In Search of Paradise

The raging sea deposits him upon the shore,
so drenched, so battered, he is only half-alive.
When she does happen along, her concern is more
than her fear…will this handsome stranger survive?

Such white-skinned, heavy-bearded sailors as this man
years ago had visited her tropical island once before
in ships of wood with many sails, ships so large they can
never be forgotten. She searches the beach but finds no more,

for he and he alone from his crew the angry sea has spit out
upon the beach – surely a sign from the gods of the sea
that he is special, sent just for her. Of this she has no doubt.
At that moment, their lives intertwine; it was fated to be.

The village nurses him back to health, until strong once again.
At first their hospitality he enjoys, for the surrounding sea
lavishes abundances upon the islanders, who all spend
each day at leisure. What better life could there ever be?

The maiden, filled with first love’s delight, knows happiness
unknown before their love. To her everything is now perfect.
But soon the man has grown quite restless, filled with emptiness
from his longing for home. “If you love me, you won’t object

to our leaving this island. I will show you a true paradise –
a new world of tall buildings, fancy clothes, wonderful
food, spirited drinks, so many beautiful things to add spice
to our life, with adventures to make life more meaningful.”

Her mind swimming with his promises, love filling her heart,
she eagerly informs her parents of their desire to leave.
An argument ensues…finally approval for them to depart
is given – knowing in her absence her parents forever will grieve.

Her father, chief of their tribe, now orders a sea-going canoe
be built. When ready, paddled by hand-picked, twenty, strong,
young men, the girl and her gift from the sea set forth to do
what no islander’s ever done – to seek Paradise can’t be wrong.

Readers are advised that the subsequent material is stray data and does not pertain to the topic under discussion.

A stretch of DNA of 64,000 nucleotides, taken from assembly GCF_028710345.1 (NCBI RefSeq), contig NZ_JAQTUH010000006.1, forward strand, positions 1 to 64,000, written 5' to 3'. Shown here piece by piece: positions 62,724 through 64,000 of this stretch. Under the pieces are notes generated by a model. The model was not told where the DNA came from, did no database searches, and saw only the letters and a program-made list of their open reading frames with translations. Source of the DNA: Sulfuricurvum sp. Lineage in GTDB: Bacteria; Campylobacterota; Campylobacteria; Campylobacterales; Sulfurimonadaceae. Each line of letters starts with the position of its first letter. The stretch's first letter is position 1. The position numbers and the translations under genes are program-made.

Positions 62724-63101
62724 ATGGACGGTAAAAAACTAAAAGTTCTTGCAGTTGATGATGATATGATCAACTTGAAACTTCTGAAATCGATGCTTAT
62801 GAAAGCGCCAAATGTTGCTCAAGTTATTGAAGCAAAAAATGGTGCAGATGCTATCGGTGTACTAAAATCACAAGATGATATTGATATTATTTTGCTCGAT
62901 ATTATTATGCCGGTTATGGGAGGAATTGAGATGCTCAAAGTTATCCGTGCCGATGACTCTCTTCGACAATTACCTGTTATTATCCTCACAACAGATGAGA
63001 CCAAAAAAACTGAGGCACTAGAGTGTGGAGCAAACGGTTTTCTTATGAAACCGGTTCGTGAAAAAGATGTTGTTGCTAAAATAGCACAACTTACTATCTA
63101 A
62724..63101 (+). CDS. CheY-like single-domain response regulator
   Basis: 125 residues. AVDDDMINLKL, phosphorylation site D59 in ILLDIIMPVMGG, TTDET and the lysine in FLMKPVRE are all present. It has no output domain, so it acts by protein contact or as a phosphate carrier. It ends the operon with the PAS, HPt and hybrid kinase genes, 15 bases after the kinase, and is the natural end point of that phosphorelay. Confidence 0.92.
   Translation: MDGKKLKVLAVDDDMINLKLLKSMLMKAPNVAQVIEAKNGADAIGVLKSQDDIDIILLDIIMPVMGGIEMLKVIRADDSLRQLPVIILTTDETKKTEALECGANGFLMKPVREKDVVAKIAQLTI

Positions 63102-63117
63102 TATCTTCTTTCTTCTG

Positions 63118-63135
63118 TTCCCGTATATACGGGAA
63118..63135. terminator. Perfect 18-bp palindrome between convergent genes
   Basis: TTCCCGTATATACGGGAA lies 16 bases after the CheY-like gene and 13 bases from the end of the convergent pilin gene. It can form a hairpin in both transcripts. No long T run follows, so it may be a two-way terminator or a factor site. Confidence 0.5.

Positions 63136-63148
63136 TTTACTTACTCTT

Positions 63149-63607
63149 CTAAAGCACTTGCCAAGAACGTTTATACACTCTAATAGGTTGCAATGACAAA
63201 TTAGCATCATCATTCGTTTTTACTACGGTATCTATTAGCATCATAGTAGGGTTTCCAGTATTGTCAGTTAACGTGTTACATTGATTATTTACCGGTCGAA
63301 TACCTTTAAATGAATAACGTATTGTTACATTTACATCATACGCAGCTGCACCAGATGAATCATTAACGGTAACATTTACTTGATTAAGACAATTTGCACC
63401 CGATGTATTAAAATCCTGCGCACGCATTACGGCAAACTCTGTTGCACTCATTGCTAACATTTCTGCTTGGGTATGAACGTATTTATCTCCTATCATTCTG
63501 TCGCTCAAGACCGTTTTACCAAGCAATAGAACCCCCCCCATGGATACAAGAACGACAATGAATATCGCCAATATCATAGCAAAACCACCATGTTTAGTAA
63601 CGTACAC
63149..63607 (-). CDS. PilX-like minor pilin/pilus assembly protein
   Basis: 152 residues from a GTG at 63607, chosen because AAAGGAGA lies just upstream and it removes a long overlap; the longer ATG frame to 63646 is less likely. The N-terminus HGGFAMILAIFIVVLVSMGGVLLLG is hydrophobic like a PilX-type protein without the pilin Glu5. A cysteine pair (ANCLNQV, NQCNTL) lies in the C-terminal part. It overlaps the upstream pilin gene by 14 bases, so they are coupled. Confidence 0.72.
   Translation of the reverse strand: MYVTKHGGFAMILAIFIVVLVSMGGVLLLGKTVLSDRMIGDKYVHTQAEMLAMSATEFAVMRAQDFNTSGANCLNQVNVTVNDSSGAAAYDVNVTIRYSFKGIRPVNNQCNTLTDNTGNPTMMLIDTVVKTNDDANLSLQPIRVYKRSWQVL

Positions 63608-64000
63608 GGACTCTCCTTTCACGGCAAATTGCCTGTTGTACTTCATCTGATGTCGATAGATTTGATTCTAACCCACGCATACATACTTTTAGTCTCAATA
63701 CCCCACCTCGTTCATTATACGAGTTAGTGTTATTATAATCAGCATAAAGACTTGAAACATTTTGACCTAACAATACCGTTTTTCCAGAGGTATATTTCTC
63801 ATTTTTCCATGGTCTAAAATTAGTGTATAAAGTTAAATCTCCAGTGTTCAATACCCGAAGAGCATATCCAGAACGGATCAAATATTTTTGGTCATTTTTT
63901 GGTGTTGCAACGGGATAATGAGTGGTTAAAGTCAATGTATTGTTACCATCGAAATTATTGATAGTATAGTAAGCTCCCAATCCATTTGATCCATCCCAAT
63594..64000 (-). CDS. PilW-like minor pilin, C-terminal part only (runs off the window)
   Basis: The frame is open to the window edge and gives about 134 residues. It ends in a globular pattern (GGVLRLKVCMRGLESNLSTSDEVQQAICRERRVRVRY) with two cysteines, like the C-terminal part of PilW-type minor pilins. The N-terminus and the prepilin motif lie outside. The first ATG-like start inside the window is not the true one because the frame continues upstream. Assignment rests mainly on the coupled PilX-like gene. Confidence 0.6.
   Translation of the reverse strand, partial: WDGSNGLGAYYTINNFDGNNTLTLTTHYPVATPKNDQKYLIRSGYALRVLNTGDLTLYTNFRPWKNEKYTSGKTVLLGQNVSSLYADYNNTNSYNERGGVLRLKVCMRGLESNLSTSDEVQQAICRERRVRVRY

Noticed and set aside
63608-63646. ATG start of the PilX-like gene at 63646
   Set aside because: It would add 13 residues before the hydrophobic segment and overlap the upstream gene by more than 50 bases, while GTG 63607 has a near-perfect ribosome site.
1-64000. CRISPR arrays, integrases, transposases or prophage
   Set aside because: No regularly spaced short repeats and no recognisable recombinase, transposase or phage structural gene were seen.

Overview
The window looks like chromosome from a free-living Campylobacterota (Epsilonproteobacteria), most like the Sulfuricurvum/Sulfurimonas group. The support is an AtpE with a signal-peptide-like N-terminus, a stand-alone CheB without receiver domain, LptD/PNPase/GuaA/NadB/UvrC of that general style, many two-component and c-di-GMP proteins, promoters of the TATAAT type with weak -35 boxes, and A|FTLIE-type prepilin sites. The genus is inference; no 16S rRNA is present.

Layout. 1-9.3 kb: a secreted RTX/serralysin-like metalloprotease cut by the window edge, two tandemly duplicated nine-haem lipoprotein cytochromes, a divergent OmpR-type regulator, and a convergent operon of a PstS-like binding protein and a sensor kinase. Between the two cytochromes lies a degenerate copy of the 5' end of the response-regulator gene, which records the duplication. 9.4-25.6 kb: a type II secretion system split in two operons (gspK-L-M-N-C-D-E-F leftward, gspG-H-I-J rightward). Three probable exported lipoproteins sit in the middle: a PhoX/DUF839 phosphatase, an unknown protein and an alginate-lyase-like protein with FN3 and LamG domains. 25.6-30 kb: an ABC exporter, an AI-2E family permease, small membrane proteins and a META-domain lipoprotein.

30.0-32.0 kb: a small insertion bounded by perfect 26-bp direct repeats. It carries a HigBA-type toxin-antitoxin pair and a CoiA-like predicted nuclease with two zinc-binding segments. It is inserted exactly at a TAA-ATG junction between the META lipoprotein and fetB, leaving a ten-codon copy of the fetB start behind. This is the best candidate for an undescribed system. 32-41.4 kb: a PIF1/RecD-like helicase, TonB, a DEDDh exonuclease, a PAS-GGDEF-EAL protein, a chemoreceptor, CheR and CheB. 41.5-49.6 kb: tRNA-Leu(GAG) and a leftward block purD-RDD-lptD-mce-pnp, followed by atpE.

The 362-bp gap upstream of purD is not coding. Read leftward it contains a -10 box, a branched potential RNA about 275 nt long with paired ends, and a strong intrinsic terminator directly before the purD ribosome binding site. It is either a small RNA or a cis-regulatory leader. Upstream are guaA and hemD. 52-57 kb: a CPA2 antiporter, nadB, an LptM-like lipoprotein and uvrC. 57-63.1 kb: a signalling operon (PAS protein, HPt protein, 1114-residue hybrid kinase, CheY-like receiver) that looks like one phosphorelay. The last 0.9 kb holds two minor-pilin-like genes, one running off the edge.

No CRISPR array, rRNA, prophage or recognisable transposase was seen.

For day after long day they travel east across the open sea,
until there comes one morning, on the horizon …a ship!
As Kalura and her man are coming aboard, the last she’ll see
of her island home is the canoe as it begins its roundtrip.

Her man is immediately among friends, but she
is an object of curiosity and ridicule. So she stays
secluded in their cabin until land is made. It’ll be
better once in his village she tells herself for days.

Land! The ship makes port at a thriving, small town,
and Kalura is bedazzled by all the strange new sights –
buildings several stories tall, people riding up and down
the streets in horse-drawn carriages, taverns where nights

are as busy as days, ladies in fine dresses of every hue,
with hats with plumes, hair coiffured, their bodies adorned
with jewelry of gold, silver, and gems, all awash with new
scents of perfumes. Small wonder her man had so scorned

the simple life back on her island. Here there are wonderful
new tastes in food and drinks, strange animals, constant hustle
and bustle – excitement, with everything grand and delightful.
This is Paradise for men who survive by their wit and muscle.

At first Kalura is happy, swept away by this newfound life.
But soon she sees behind the glitter lies a hidden ugliness
she has never known before – men cheating on their wife,
drunkenness, thievery, fighting and killing…much evilness.

Her man soon tires of her and her native values. He throws
Kalura out to fend for herself. Alone, frightened, she cries
herself to sleep each night. She grows desperate, for she knows
there is no way home. Her island is lost to her until she dies.

The evening comes when she is prepared to end her suffering.
As she holds the knife to her heart…a knock at her door!
A stranger with a strange proposition – he is wondering
if she would guide a scientific expedition sent to explore

those native islands to the west. He has been told that she
comes from one of the islands; perhaps the language she speaks?
He would pay her to accompany them if she could only be
persuaded to do so. Her answer is the tears of joy on her cheeks.

Kalura stands at the ship’s bow, looking toward home in the west.
She has learned a hard lesson in life – the value of parental advice.
The dolphins riding the waves from the bow’s plowing the sea best
mirror how her heart leaps for joy – she is heading back to Paradise.

Harry Edward Gilleland      05.12.04    printer friendly